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» September 1, 2005 «
Crops have suffered from the impact of Hurricane Katrina ... but officials in Louisiana and Mississippi say it remains too early to gauge the extent of damage. Sugar cane growing near the Louisiana coast was flattened by the storm's winds and at least 10 percent of the Mississippi cotton crop may be lost. Farm Bureaus in the two states also report losses among dairy and other livestock farms, plus corn and citrus crops.
Agricultural damage related to Hurricane Katrina may have relatively little impact on California farmers. Common crops include cotton, rice and sweet potatoes. Officials in Louisiana and Mississippi say that, fortunately, the storm appears to have missed the main growing areas for all three of those crops. In addition, California farmers grow different varieties of rice from those raised in Southern states, and sell to different markets.
Bad weather in Mexico has led to additional sales for California onion growers. Federal figures show Mexico has imported 50 percent more onions than it did last year. There's been a shortage of onions in Mexico because of weather problems for onion farmers there. Many of the California exports are going through the border in Imperial County. Farmers say the additional demand has boosted onion prices.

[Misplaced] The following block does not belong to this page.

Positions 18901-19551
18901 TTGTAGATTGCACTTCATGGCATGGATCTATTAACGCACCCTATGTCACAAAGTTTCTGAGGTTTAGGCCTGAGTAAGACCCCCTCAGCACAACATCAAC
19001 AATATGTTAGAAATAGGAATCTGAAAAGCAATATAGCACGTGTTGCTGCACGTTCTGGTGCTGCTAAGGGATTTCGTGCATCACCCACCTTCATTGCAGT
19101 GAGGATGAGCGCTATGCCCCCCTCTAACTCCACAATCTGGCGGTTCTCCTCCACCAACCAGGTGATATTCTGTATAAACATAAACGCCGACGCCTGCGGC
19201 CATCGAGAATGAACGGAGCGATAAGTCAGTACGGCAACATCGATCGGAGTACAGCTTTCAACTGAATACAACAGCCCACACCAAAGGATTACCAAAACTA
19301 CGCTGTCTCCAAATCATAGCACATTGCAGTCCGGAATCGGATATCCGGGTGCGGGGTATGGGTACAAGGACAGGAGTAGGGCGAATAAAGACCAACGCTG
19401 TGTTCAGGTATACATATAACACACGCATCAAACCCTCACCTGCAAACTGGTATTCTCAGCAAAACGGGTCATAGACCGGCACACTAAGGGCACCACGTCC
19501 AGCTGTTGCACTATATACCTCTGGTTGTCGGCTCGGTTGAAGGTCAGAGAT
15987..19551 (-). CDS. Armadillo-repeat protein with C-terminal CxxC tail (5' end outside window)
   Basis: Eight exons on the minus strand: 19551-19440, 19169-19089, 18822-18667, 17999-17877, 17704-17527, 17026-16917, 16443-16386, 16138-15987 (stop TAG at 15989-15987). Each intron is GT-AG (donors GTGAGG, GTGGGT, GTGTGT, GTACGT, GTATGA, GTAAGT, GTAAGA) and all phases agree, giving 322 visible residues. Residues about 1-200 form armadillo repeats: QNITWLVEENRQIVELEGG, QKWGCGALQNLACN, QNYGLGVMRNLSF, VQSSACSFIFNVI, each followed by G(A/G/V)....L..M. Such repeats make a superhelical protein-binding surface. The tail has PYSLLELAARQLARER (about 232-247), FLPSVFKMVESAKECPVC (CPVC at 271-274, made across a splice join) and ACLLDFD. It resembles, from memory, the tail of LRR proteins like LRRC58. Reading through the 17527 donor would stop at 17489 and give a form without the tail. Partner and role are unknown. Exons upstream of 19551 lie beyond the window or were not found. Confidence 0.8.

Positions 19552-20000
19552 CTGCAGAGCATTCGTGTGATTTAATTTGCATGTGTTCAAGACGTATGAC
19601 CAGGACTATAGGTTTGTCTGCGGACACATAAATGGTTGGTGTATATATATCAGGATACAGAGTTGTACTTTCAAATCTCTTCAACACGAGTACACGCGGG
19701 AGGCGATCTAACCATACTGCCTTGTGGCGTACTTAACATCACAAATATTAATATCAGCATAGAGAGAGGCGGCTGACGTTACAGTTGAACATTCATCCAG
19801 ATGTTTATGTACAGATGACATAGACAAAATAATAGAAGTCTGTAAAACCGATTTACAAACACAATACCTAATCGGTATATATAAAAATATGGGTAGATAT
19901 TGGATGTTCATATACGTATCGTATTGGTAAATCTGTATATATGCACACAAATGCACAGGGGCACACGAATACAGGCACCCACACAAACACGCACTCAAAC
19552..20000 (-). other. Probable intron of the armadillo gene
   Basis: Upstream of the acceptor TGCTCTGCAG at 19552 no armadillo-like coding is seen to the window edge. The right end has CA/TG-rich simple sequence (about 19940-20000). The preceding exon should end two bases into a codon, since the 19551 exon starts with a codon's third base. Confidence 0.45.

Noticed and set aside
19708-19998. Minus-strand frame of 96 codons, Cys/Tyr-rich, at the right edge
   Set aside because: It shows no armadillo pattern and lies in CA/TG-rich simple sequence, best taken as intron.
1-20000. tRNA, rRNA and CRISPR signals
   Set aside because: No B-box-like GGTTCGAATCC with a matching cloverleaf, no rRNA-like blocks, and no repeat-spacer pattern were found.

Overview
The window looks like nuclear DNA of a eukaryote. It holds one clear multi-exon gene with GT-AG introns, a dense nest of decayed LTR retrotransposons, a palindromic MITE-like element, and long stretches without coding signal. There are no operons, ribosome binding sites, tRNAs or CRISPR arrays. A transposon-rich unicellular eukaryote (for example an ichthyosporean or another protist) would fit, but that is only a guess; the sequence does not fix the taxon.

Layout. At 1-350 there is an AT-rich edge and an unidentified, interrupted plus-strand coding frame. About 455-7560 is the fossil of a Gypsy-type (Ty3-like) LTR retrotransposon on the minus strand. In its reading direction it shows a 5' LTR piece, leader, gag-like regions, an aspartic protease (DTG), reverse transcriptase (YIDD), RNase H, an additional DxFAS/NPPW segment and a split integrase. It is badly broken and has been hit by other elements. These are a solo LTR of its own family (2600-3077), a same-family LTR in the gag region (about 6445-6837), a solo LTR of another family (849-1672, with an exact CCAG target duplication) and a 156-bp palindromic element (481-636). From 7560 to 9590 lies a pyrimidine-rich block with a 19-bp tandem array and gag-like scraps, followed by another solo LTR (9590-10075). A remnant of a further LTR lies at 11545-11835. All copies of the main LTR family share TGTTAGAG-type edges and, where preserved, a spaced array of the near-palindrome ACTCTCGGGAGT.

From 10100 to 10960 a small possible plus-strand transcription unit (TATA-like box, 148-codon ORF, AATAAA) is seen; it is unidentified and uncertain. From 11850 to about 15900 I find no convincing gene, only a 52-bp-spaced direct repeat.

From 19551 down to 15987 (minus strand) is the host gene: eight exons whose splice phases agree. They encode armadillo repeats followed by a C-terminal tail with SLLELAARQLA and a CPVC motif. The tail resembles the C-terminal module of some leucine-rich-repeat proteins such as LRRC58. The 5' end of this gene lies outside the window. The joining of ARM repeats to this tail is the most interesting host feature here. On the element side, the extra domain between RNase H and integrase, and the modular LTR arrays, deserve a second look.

American farmers sold a record $241 billion worth of crops and commodities last year, according to a government report issued yesterday (Wednesday). The U.S. Agriculture Department says both livestock and crop sectors generated record dollar sales. But total production expenses also rose, and the government forecasts that net farm income will decline this year.
On the Calendar:
Three county fairs open today (Thursday): the Lake County Fair in Lakeport, the Inter Mountain Fair of Shasta County in McArthur and the Eastern Sierra Tri-County Fair in Bishop.